I suppose you could find us caught
somewhere in the space between
"what was said"
"what was actually meant,"
internally debating the level of
commitment that came from
buying the other a cup of coffee
at the cafe down the street.
I dated a boy once
who asked me if I thought he
did too many drugs as he exhaled
smoke on a lazy Saturday afternoon.
I had laughed and said no,
all the while thinking
quite the opposite.
I still have yet to kiss him
when he was sober.
I once got lost in the idea that there
is no differentiation between lust,
infatuation, obsession and love,
that all were simply mirrors of
each other, or parts of an
ambiguous "bigger picture."
I took a left down the path the led
to Confusion and have yet
to find my way back to Clarity.
I have a bad habit of reading into the
actions of others, exhausting
the dictionary with a continuous
stream of questions regarding the
meaning behind the way he knew
I took two spoonfuls of sugar in my tea
or the amount of times he would blink
as I told him were the scar
on my left knee came from.
you have not flirted with death until you have made love to a boy whose skin smells like cigarette smoke and whose lips taste like *****
there was something romantic about the way he remembered my favorite brand of cigarettes even though i promised i'd quit three months ago.
I've tried for weeks now to find a poetic way to say "it still ******* hurts" and have failed every single time so instead I set fire to every love letter we wrote and burnt the tip of my finger on the flames.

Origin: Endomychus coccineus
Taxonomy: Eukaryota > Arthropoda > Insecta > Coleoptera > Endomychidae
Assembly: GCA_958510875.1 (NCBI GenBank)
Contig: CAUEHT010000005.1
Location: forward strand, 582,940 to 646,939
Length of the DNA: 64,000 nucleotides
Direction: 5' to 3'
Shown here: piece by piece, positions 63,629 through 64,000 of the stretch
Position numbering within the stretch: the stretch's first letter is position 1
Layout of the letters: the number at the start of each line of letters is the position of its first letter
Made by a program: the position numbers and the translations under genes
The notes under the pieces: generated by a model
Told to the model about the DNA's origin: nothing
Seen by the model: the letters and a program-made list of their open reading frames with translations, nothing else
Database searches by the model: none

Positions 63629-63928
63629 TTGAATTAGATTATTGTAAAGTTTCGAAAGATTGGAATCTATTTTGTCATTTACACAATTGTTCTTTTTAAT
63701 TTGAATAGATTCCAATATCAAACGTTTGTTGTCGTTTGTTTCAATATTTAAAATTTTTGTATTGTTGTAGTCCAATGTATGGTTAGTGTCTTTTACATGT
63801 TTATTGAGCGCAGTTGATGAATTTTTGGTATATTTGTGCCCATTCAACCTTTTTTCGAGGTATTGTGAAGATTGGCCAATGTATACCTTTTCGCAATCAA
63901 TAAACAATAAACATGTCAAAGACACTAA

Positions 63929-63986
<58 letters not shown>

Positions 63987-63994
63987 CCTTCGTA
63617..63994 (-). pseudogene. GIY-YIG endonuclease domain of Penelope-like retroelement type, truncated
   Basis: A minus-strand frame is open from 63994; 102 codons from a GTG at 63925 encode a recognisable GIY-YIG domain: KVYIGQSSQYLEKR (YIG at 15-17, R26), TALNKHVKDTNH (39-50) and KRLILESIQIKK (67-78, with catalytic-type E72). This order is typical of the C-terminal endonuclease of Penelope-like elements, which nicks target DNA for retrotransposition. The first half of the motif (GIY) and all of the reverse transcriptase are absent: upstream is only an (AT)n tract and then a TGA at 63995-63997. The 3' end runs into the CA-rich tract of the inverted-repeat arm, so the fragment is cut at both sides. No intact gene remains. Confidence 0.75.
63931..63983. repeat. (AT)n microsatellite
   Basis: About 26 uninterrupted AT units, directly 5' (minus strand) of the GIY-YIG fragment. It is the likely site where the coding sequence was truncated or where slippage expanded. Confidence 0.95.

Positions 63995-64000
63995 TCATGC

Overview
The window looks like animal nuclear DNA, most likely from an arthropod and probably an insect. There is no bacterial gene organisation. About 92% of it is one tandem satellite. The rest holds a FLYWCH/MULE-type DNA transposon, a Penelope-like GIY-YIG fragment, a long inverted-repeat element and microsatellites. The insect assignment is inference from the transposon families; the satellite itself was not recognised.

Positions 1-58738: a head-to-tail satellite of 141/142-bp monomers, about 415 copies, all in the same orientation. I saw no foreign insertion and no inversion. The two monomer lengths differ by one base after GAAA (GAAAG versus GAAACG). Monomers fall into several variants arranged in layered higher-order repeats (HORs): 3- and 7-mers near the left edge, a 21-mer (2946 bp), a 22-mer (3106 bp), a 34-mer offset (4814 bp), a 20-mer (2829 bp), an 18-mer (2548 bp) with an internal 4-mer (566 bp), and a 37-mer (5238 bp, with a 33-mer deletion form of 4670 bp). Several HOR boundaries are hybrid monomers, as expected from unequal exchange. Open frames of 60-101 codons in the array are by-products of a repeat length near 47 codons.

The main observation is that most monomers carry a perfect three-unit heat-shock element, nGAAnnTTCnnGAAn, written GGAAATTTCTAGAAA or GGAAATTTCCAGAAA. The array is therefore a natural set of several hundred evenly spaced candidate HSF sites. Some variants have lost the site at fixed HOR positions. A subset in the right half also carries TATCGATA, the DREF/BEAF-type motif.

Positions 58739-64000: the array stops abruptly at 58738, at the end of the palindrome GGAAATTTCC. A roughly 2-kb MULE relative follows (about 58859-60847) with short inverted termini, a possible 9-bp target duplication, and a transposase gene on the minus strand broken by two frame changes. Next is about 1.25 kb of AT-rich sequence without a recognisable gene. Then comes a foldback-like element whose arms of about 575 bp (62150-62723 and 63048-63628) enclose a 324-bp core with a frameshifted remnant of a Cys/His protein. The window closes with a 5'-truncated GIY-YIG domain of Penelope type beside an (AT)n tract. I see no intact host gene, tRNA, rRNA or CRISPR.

Everyone's heard that saying,
the one about not making homes out of people,
but that's a hard rule to follow,
especially when its midnight and cold out and
he pulled over on the side of the highway
because he "just knew" where to find you walking alone.
Its even harder when he offers you his coat
and wraps his arms around you
and you feel safer surrounded by scarred skin
and whiskey blood than you did in the
walls of a house you've never considered home.
My mother told me once that I shouldn't
make someone my first choice if they
only made me an option. And my father
chimed in with a comment about
how I was a young, naive teenage girl who didn't know
a **** thing about love.
They may have been right about falling
for the wrong boys but its hard when
every single one of them put their foot out
and tripped you as you walked by them that
one day in April at the local library.
A homeless man once told me that I
should be careful because "the drugs
might help for awhile but the fall
will always be lower than the high"
and for the longest time I wrote that on
my arm in a marker that promised
it was permanent but would always wash off
in the shower and that's
when I realized that yes, **** is bad, but
love is a worse drug and
things that promise to stick around never do.
I once played my favorite song on repeat every night
for three months and by December I could tell you
exactly what second breaths
were taken and where the drums were loudest
and when the guitars got a little shaky
because of sweaty hands. And its February
now and that song came on the radio last weekend
and I turned it off so fast my head spun a little
bit because now instead of ceremonials
and drowning, that song makes me think
of that time I was so broken I couldn't get off the floor.
To be continued.
Mama always warned us girls
about the boys who rode motorcycles
and carried empty lighters
in the pockets of their leather jackets
but she never said anything about
the ones that drove stick-shifts
and were on a first name basis
with a man named Jack Daniels.
written January 26, 2014
it was at 3am
on a sunday
when the word
became synonymous to
and since then,
i have begun to shy away
from everyone i thought i knew
because they have all
if only i had the words to convey the ache that surrounds not only my head and my heart, but the overall soreness of memories and indispensable thought processes